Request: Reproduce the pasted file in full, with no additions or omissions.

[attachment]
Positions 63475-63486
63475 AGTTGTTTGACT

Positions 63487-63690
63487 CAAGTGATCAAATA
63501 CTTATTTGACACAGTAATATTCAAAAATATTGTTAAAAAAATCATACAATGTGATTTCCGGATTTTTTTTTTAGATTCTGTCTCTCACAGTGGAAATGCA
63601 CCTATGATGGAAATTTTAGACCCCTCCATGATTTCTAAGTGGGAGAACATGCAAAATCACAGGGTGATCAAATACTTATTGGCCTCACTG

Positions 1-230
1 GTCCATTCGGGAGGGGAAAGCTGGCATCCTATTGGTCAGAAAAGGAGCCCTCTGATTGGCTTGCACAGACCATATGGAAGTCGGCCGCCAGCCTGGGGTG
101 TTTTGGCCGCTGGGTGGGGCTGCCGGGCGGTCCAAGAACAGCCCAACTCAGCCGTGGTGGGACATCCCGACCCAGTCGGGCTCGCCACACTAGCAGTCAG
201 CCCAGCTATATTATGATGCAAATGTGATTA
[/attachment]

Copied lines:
Positions 63475-63486
63475 AGTTGTTTGACT

Positions 63487-63690
63487 CAAGTGATCAAATA
63501 CTTATTTGACACAGTAATATTCAAAAATATTGTTAAAAAAATCATACAATGTGATTTCCGGATTTTTTTTTTAGATTCTGTCTCTCACAGTGGAAATGCA
63601 CCTATGATGGAAATTTTAGACCCCTCCATGATTTCTAAGTGGGAGAACATGCAAAATCACAGGGTGATCAAATACTTATTGGCCTCACTG

Positions 1-230
1 GTCCATTCGGGAGGGGAAAGCTGGCATCCTATTGGTCAGAAAAGGAGCCCTCTGATTGGCTTGCACAGACCATATGGAAGTCGGCCGCCAGCCTGGGGTG
101 TTTTGGCCGCTGGGTGGGGCTGCCGGGCGGTCCAAGAACAGCCCAACTCAGCCGTGGTGGGACATCCCGACCCAGTCGGGCTCGCCACACTAGCAGTCAG
201 CCCAGCTATATTATGATGCAAATGTGATTA